10 amp 12 volt motor driver ic

desilve i accept that i dont hav a lot of concept but i tried googling for 4 hours and got some info and again i find it too costly to go for readymade motor driver boards so i came up here and tried to find help now would u pls help me i tried on my side

Well many motor drivers are "public domain" so to speak, their circuit is published and you can use it. This is because there is no witchwork in it. Sometimes it is the selection of parts, i.e. which transistor to take. As prizes differ considerably and their can be bargains, thi smost likely determines the cost of your controller... Here a quit old-fashioned solution http://www.ikalogic.com/H_bridge_1.php

This is something very simple, but tricky: Well, I said hundreds....

thanks ill try ! i need a 10 amp controller can i parallel them ?

Yes and no!

It is better to choose more powerful transistors (and cheaper anyhow). A design with FETs will look slightly different. I just provided examples! Google for “H-bridge FET” - you should find lots…

You probably will not be able to make your own H-bridge any cheaper than the one from Robokitsworld (and it would save time and $$$ if you were to make a mistake trying to make your own). The least expensive controller would probably be to use two 12v relays to control each 12v motor. Two relays like below along with a transistor/resistor/diode for each relay could be used to control one motor foward/reverse. There could be other solutions, but they may require more knowledge and skill than you currently have.

http://robokitsworld.com/index.php?main_page=product_info&cPath=14_60&products_id=206

The first thing I found - can be simplified however. You will need no FET driver if you use a "logic level FET"...

@desilve thanks ill check it out @zoomkart ill also try your solution actually i wanted to trymaking one but ill fira=st try your idea

@zoomcat

http://robokitsworld.com/index.php?main_page=product_info&cPath=14_60&products_id=206

Quit cheap! But I cannot find a current rating. I doubt it will be able to switch 10A....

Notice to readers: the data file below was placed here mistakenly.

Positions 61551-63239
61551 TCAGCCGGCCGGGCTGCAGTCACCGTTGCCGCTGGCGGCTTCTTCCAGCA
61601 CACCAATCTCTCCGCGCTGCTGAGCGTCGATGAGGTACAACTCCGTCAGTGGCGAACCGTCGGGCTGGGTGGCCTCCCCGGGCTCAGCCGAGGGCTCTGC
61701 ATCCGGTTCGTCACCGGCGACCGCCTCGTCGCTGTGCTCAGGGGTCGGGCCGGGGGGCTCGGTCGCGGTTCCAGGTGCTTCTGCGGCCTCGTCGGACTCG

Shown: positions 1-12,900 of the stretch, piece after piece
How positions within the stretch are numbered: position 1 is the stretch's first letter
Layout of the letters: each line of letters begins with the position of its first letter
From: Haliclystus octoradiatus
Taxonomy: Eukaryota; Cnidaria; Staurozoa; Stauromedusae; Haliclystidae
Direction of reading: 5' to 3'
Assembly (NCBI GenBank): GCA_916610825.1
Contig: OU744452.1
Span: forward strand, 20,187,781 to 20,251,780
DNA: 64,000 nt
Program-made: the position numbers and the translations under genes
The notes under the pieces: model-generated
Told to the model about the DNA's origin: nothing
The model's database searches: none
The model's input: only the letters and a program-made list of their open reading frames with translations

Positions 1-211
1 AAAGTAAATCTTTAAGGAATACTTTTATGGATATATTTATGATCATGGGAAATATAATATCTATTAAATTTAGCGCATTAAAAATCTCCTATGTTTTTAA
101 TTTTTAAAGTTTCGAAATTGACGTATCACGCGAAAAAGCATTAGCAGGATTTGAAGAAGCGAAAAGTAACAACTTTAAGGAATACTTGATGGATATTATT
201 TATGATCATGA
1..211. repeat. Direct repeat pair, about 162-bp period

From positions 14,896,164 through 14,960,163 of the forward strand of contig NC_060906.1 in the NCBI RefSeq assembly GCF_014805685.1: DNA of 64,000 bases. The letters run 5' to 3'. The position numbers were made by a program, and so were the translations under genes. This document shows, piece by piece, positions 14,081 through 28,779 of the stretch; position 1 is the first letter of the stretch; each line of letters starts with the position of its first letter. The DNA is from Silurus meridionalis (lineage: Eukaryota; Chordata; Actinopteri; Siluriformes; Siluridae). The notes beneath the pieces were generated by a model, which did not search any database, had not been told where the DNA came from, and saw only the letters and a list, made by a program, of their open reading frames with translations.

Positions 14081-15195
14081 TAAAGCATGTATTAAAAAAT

Here some Logic Level MOSFETs in TO-220 housing between $1 and $2

irl 640 200v 17A irliz 34n 55v 22A irli 540n 100v 23A irliz 44n 55v 30A

Quit cheap! But I cannot find a current rating. I doubt it will be able to switch 10A....

It is all somewhat "iffy", but I just based the suggestion on the relay based "skidsteer" motor controller below that robokitsworld already sells. A lot will be based on the $$$ available for the project and parts availability locally in India.

http://robokitsworld.com/index.php?main_page=advanced_search_result&search_in_description=1&keyword=relay

http://robokits.co.in/shop/index.php?main_page=product_info&cPath=1&products_id=17

http://pdf1.alldatasheet.com/datasheet-pdf/view/117655/ETC/RW-SH-106D.html

thanks desilva this was one of the answer i expexted eversince i started the topic ill post once i compleate in about 3 days !!! :) and any oyher circuit diagram would be appreciated and thanks !! :) :) :) :) :) :) :) :) :) :) :)

@zoomkat yes but there is a problem it says "Provides automatic breaking to motors in normal condition " does that mean it is going to stall the motor my doubt is that the load current of mmy motor is 9.5 amp and i think the stall current is more than the load current

The H-bridge design (below) in the open servo project is one of the more clever I've come across (assuming it actually works).

http://openservo.com/moin.cgi/Schematic?action=AttachFile&do=get&target=schematic.pdf

(assuming it actually works).

Where comes the doubt? The only "new" thing is a classical shunt current monitor... This is recommandable to identify a stall situation...

Where comes the doubt?

Only from the fact that I haven't personally built that H-bridge myself and verified it works.

Maybe this is one of the best things that you can use: http://www.pololu.com/catalog/product/707/specs

Motor driver: VNH3SP30 Motor channels: 2 Minimum operating voltage: 5.5 V Maximum operating voltage: 16 V1 Continuous output current per channel: 9 A Peak output current per channel: 30 A Continuous paralleled output current: 15 A Maximum PWM frequency: 10 kHz Reverse voltage protection?: Y2

One chip is >$10, so under this presumption it is a fair prize... The chip most likely contains absolutly clean switching and current protection... The VNH2 seems to dissipate hardly any power..

....one of the more clever I've come across

Oh, I only see that now.. there will be a small delay to switch the corresponding transistor, so the complementary transistor has time to switch off...

yes that is gud but ill anyways try making that myself i just wanted to make one myself :) :) :)

I have little experience with high current devices, but the danger of a switch through seems to be the ship's kobold of all professional H-bridge design...